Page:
Is an Antiplatelet Treatment required after an Endovascular covered stent placement for Treatment of Iatrogenically Injured non diseased Arteries?
Abhijit L Salaskar* and Michael H Hamblin
Department of Interventional radiology, Presence Saint Francis Hospital, USA
Submission:August 15, 2018; Published: August 27, 2018
*Corresponding author: Abhijit L Salaskar, Department of Interventional radiology, Presence Saint Francis Hospital, Evanston, IL 60626, Email: email@example.com
How to cite this article: Abhijit L S, Michael H H. Is an Antiplatelet Treatment required after an Endovascular covered stent placement for Treatment of Iatrogenically Injured non diseased Arteries?. J Cardiol & Cardiovasc Ther. 2018; 12(1): 555830. DOI: 10.19080/JOCCT.2018.12.555830
Keywords:Arterial injury; Iatrogenic vascular injury; Covered stent; Antiplatelet treatment
Abbrevations:R-CCA: Right Common Carotid Artery; SFA: Superficial Femoral Artery; CVC: Central Venous Catheter
The patient was a 50-year-old female who had past medical history of hemiglossectomy for squamous cell carcinoma of tongue and recent diagnosis of lung metastasis now presented to emergency department with respiratory failure and sepsis. During resuscitation, CVC was erroneously placed into a R-CCA. CT scan of the neck revealed a CVC entering from right side of the neck then coursing directly into the R-CCA lumen. Patient was urgently taken to IR suite. Selective angiography demonstrated patent R-CCA without any extravasation and 7 Fr CVC entering into the lumen of R-CCA and then coursing into the aortic arch. Under fluoroscopy guidance, as the CVC was slowly being retracted over a wire, a 7 mm x 2.5 cm heparin bonded Viabahn covered stent was deployed to seal the defect in the R-CCA. The stent was then inflated with same size 7 mm balloon without exerting any stretch on the vessel wall. Completion angiography demonstrated patent R-CCA without any evidence of extravasation. Based on prior CT scans, patient did not have any atherosclerotic disease in the cardiovascular system. After carotid artery stenting, patient was placed on antiplatelet medication regimen with an intention to prevent a stent thrombosis as per the common clinical practices. However, we would like to question the need for any antiplatelet treatment after an endovascular stent placement for the treatment of iatrogenically injured non-atherosclerotic disease-free vessel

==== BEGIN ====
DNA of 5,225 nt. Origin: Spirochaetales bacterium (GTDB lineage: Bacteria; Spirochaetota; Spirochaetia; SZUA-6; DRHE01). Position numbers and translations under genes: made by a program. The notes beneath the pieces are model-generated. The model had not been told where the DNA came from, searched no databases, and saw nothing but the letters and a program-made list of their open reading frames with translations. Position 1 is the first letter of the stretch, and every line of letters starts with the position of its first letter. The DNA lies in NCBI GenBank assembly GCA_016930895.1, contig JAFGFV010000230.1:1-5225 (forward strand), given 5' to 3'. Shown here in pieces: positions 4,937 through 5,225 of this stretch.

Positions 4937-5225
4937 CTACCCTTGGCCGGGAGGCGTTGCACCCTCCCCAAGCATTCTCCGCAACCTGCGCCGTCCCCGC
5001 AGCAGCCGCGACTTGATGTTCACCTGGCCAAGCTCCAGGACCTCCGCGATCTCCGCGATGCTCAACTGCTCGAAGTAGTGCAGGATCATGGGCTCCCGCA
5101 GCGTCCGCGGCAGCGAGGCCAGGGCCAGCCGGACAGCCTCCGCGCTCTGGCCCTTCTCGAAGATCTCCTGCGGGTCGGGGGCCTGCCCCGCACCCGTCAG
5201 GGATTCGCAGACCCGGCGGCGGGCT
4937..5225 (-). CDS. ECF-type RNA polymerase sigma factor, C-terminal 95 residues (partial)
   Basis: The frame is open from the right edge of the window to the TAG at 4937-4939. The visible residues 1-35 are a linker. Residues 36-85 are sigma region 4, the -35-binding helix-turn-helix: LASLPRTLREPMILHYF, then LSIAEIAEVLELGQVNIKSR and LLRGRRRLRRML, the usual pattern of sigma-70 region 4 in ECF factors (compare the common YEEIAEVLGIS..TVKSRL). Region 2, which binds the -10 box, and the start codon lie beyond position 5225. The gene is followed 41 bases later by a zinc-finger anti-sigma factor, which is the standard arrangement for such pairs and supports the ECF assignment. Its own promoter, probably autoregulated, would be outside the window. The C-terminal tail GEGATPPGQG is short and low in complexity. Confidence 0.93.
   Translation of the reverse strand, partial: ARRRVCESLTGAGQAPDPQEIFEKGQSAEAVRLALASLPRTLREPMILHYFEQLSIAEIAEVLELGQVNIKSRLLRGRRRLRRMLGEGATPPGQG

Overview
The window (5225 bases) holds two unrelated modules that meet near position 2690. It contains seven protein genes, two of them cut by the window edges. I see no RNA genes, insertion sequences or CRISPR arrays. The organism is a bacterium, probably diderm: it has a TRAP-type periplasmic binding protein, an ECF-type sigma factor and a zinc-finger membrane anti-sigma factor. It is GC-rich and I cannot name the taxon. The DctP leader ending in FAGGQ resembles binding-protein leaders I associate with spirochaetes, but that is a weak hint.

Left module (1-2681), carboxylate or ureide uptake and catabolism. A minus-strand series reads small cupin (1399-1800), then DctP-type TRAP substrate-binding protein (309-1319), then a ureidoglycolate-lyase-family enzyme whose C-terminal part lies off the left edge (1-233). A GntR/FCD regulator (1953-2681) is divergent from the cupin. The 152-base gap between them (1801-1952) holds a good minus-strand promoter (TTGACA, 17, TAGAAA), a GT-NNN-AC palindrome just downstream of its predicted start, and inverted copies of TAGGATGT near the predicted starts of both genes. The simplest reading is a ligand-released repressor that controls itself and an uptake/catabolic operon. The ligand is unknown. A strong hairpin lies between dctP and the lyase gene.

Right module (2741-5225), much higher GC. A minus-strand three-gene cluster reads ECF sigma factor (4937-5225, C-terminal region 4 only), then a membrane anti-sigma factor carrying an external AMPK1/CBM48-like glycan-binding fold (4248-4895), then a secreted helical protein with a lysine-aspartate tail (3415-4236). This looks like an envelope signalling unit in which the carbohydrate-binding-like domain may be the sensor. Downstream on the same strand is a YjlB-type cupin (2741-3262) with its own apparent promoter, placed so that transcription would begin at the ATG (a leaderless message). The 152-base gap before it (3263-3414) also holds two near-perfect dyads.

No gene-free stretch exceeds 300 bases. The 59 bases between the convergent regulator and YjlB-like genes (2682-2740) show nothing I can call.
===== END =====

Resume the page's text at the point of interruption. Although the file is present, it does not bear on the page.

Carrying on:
There has never been any consensus about optimal type and duration of antiplatelet/anticoagulation regimen after an endovascular stenting of carotid artery stenosis or peripheral arterial disease. The prescribing practices of antiplatelet agents after endovascular stenting of carotid or peripheral arteries are primarily influenced by the data in percutaneous coronary intervention studies [1,2]. In coronary intervention studies, prolonged degree of platelet activation was seen after stenting the diseased coronary vessels as opposed to angioplasty alone. These studies used bare metal stents which were prone to develop stent thrombosis especially in the presence of underlying atherosclerosis [3,4]. Another prospective randomized study concluded that the platelet activation plays a key role in the pathogenesis of stent occlusion and embolic complications and hence dual antiplatelet regimen has a significant impact on reduction of adverse neurological outcomes . However, in this study, bare metal stents acted as a nidus for platelet activation, neointimal hyperplasia and luminal in growth of thrombus in the presence of underlying atherosclerosis. The results of this and few prior studies cannot be extrapolated for prescribing antiplatelet medications after endovascular stenting of iatrogenically injured non-diseased arteries.
Another animal study indicated that use of slow expanding stents in comparison to high force angioplasty efforts had lesser degree of arterial wall injury and thus reduced incidence of diseased vessel restenosis. However, during endovascular stenting of iatrogenically injured non-diseased arteries, arterial lumen expansion is not attempted as in the management of our patient .
In the prior studies, latest generation heparin bonded Viabahn stents have shown significant patency benefits in comparison to bare metal stents at 24 months. Also, three-year patency rates of new generation Viabahn stent which were used for sSFA occlusive disease, were reported to be comparable to surgical reconstruction . Successful results of these studies were attributed to the ability of new generation covered stents to prevent local remodeling, neointimal hyperplasia, and luminal in-growth. Patients included in these studies had atherosclerotic occlusive disease and were also placed on antiplatelet medications after endovascular stenting. Use of post stenting antiplatelet medications in these studies theoretically may have contributed in part to the patency benefit by preventing anticipated stenosis at the end of covered stents, especially in the setting of underlying atherosclerotic disease. However, there is no prior study comparing patency outcomes between a group who had taken antiplatelet medication after covered stent placements and a group who did not take an antiplatelet medication after the placement of covered stent. Also, latest generation Viabahn stents have reshaped edges to prevent in folding of vessel wall and thrombosis at the ends of stents. In our opinion anticipation of stenosis at the end of covered stents could be appropriate in the setting of underlying atherosclerotic disease. However, in the absence of underlying atherosclerosis, after an iatrogenic arterial injury such as in our patient, the incidence of thrombosis of new generation covered stents may be significantly low. Hence is there a need for antiplatelet treatment after an endovascular covered stent placement for the treatment of iatrogenically injured disease- free vessel?
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